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The 6.0-liter Power Stroke was a diesel V8 available in Ford Super Duty trucks from 2003 through 2008. It is one of the most divisive engines of all time. Some truck enthusiasts will tell you that a 6.0 is as efficient and reliable as any other Ford F-250 with a Power Stroke engine. Others will claim it can’t possibly last to 100k miles. The truth is somewhere in the middle: Ford rolled out this engine quickly to meet 2003 emissions requirements. The result is one of its least reliable modern engines. It is also one of the most talked-about, inspiring many urban legends. But some 6.0 owners do rack up high mileage on their Fords. Read on to find out how.

Lie 1 – This engine was ruined by tuning for too much power

The engine bay of a 2004 Ford Super Duty with a 6.0-liter Power Stroke V8 engine.
2004 Ford F-250 Super Duty | Cars & Bids

One urban legend about the 6.0 liter Power Stroke is that the International Harvester version is reliable, and Ford ruined it by tuning it for more power. It’s true that the Ford version has additional issues. But these stem from its emissions reduction systems, not its increased output.

There is a grain of truth in this legend. Ford bumped the 6.0’s power about as high as its stock head bolts can handle. Tuning it further without swapping to head studs can often result in a blown head gasket.

Lie 2 – It’s more fuel efficient than older diesels

The tailgate of an orange 2004 Ford F-250 pickup truck parked in a parking lot, the sky visible in the background.
2004 Ford F-250 | Cars & Bids

This makes sense at first: A 6.0 has less space for combustion (and thus fuel) than the 7.3 it replaced. It also uses newer technology. Engines are getting more efficient every generation.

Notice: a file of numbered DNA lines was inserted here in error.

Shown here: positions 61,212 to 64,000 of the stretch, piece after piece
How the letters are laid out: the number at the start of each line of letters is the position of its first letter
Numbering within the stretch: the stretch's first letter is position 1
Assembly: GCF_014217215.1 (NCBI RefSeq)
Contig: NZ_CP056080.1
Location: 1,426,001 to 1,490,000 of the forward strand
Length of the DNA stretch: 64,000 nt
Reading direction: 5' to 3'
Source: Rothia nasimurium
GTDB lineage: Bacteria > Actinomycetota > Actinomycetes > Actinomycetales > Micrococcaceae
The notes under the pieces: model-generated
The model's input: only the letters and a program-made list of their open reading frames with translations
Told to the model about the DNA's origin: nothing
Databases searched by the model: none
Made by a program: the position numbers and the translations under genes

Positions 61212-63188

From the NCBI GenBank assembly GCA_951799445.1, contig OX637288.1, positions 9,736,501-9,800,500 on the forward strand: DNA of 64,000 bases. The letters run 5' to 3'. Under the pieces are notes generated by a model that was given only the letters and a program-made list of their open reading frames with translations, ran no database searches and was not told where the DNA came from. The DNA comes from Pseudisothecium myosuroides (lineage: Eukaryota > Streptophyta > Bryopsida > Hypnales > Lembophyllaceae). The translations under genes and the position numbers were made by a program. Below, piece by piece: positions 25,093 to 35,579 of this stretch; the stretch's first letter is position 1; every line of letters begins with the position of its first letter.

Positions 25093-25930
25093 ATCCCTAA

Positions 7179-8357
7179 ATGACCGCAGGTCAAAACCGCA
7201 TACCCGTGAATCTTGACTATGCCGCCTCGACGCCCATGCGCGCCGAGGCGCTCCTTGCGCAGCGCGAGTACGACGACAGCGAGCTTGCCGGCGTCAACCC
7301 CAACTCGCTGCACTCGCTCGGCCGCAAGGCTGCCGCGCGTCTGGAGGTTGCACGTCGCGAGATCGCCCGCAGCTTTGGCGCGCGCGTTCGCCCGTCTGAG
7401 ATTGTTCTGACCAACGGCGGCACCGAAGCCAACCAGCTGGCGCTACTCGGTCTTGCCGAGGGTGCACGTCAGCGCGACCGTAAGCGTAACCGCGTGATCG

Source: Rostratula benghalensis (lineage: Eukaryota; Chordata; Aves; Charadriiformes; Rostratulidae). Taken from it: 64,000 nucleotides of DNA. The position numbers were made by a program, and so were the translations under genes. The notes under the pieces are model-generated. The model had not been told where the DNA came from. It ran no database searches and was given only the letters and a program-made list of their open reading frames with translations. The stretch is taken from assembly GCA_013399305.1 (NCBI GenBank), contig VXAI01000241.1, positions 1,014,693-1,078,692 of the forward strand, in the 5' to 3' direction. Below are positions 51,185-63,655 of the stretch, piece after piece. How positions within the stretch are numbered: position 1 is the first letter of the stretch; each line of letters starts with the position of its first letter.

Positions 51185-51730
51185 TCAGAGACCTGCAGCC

Take, for example, the 350 cubic-inch V8. The first mass-produced ones were the gas guzzlers in Chevy muscle cars of the 1970s. But the latest is the Ram’s 5.7-liter which doubles the mpg of a traditional V8. It uses variable valve timing, cylinder deactivation, and a combined starter/alternator stop-go function to achieve the same mpg in every category as Toyota’s latest V6.

But the story of diesel truck fuel efficiency is far from linear. Ford introduced the 6.0 halfway through 2003 to meet the EPA’s tightening restrictions on a smog gas called NOx. While it used the latest tech to reduce emissions and maintain output, it did so at the cost of both mpg and reliability.

The result is that a well-maintained 7.3-liter diesel Power Stroke may get 19 or even 20 mpg on the highway. But a 6.0 will be lucky to see 16. Sadly, the EPA doesn’t rank the mileage of heavy-duty trucks, so we have no official confirmation of this, just the testimony of multiple truck owners.

Lie 3 – The 6.0 Power Stroke can’t last a long time 

2004 Ford F-250 aftermarket gauges | Cars & Bids

Ford Super Duty trucks with the 6.0-liter Power Stroke have a low resale value. Take, for example, the 2004 with just 35k miles that went for under $24k on Cars & Bids (pictured). Similar trucks haven’t even fetched $17k. This market leaves many 6.0 owners feeling stuck with their truck. But the answer isn’t to throw up your hands, ignore your maintenance, and run your Ford into the ground.

International rated its detuned industrial version of the 6.0 (the VT365) for 350,000-375,000 miles. There’s no guarantee your Ford’s 6.0 will last this long, even if you do everything right (sorry). But if properly cared for, it just may. Some 6.0s have even run up to 500,000 miles on one engine.

Taking care of a 6.0 is no easy task. Driving Line says you’ll need to swap oil for the highest quality stuff you can find, every 5,000 miles. You must replace both fuel filters ahead of schedule (15,000 miles) and must monitor or even increase fuel psi to protect the injectors (See Ford’s “blue spring kit” or PN 3C3Z-9T517-AG). You must clean out and inspect the EGR valve every 20,000 miles. You’ll even need to flush the coolant every 45,000 and throw in an anti-cavitation additive. You’ll probably want to add an aftermarket coolant filter. And you can’t even let the truck’s two batteries wear out, or they might wipe out the FICM chip and leave you stranded. But, many people who stay on top of maintaining and monitoring a 6.0-liter Power Stroke find it a reliable workhorse for years.

Next, read out Ultimate Guide to the 6.0-Liter Power Stroke or find out more 6.0-liter PowerStroke problems in the video below: